Table-toppers Munster were made to pay for resting many of their Ireland stars as Ulster lifted themselves off the foot of the Magners League table with a 22-6 victory.
It was only Ulster's second league win of the campaign and consigned Munster to their first reverse of the season in any competition.
Ulster's Fijian winger Timoci Nagusa stole the show with two first-half tries in which the man of the match showed some devastating finishing to set his side on the way to ending a miserable record of only having won one game from seven starts in both the league and Heineken Cup prior to this clash.
Munster simply had no answer to Ulster's pace, passion and precision both in attack and defence.
The omens certainly did not look good for Ulster after Niall O'Connor's awful early penalty miss, especially as Munster then managed to get down field and force a penalty.
Paul Warwick showed how it should be done with a strike that opened the scoring for the visitors.
However, with Ulster winning the collisions and showing more appetite for the game, it was no surprise that they levelled the scores with a 24th-minute penalty from Ian Humphreys - on the field for O'Connor who departed with no obvious sign of injury before a quarter of an hour was up.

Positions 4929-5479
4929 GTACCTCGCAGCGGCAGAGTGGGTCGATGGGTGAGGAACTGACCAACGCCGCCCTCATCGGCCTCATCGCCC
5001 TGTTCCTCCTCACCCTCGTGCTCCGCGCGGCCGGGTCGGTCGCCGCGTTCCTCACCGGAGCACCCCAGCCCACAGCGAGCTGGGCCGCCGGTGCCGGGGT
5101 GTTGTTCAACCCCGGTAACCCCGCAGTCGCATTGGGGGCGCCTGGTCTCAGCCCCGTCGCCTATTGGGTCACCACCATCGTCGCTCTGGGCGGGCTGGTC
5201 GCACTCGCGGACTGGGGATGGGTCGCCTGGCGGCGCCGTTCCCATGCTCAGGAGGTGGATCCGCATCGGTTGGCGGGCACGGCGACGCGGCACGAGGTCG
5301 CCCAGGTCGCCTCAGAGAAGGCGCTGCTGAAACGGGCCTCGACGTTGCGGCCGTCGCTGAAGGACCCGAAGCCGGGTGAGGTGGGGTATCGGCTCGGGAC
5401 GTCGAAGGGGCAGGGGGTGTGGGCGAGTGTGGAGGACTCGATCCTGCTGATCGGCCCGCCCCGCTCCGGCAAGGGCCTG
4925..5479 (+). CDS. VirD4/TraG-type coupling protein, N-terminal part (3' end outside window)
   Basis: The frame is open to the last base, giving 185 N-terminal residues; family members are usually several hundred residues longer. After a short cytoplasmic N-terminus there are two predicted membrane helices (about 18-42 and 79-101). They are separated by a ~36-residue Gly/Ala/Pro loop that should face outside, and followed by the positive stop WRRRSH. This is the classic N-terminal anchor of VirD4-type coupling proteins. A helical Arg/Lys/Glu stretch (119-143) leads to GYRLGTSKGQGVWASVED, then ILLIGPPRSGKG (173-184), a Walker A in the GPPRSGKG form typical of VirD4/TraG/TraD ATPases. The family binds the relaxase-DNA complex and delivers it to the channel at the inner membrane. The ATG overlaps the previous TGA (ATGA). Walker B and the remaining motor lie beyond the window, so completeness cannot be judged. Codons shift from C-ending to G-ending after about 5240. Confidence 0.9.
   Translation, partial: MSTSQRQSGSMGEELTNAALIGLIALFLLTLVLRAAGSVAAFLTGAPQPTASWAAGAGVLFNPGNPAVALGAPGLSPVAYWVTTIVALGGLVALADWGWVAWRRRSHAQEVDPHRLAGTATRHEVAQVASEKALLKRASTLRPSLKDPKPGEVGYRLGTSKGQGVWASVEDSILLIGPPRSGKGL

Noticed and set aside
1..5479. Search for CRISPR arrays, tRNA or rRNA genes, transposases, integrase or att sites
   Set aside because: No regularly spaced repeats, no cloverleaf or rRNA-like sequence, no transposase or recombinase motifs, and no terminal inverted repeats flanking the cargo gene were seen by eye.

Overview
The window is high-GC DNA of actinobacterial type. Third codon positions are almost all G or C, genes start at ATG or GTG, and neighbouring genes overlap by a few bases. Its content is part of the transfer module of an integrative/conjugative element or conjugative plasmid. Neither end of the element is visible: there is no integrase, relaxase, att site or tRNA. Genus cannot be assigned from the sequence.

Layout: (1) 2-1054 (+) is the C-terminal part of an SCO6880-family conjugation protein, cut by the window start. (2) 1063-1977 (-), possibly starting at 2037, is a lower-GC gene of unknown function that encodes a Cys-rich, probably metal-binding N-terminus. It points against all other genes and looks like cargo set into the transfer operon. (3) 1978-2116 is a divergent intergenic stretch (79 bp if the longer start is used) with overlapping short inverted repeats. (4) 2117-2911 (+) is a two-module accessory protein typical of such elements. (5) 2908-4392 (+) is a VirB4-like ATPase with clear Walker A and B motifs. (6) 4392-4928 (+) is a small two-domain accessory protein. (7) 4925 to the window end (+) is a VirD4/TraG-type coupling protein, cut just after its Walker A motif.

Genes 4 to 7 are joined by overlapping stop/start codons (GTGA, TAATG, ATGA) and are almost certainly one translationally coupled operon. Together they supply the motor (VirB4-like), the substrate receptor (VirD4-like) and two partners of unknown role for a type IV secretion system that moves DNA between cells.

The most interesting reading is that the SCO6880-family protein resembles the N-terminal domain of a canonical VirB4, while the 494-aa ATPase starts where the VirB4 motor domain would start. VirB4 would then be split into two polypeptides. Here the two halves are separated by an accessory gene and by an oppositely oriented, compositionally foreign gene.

With the momentum behind them, Ulster struck again when Paddy Wallace's pop pass saw Nagusa jink and accelerate past three Munster defenders to score his 28th-minute try under the posts and give Humphreys a straightforward conversion.
The sin-binning of second row Ryan Caldwell for cynically taking out Denis Hurley then allowed the visitors close Ulster's lead to 10-6 with Warwick's second penalty.
Even so, the force remained with Ulster and after Wallace's 33rd-minute surge for the corner was rightly ruled out by the TMO for the ball having entered touch, it was Nagusa, four minutes later, who again ripped open the Munster cover to make the left corner from over 40 metres.
Humphreys missed the conversion and then Bryn Cunningham's intervention did enough to prevent Anthony Horgan from scoring a long-range kick and chase, with the TMO again called upon to adjudicate, allowing Ulster to thrive before Caldwell's return to go in 15-6 ahead at half-time.
The second half, which saw a raft of substitutions from both sides, brought little in the way of scoring but Ulster certainly did not release their grip on the game.
Humphreys missed a long-range penalty before replacement scrum-half Isaac Boss spun away from a scrum to make the line and Humphreys added the extras to give the home side an unassailable 22-6 lead.
After Ireland's heroic big-game hunt of the Springboks and Scotland's six-try runaround of the Pumas, the challenge of engineering the most spectacular win of the autumn series now falls on Wales, writes Peter Jackson.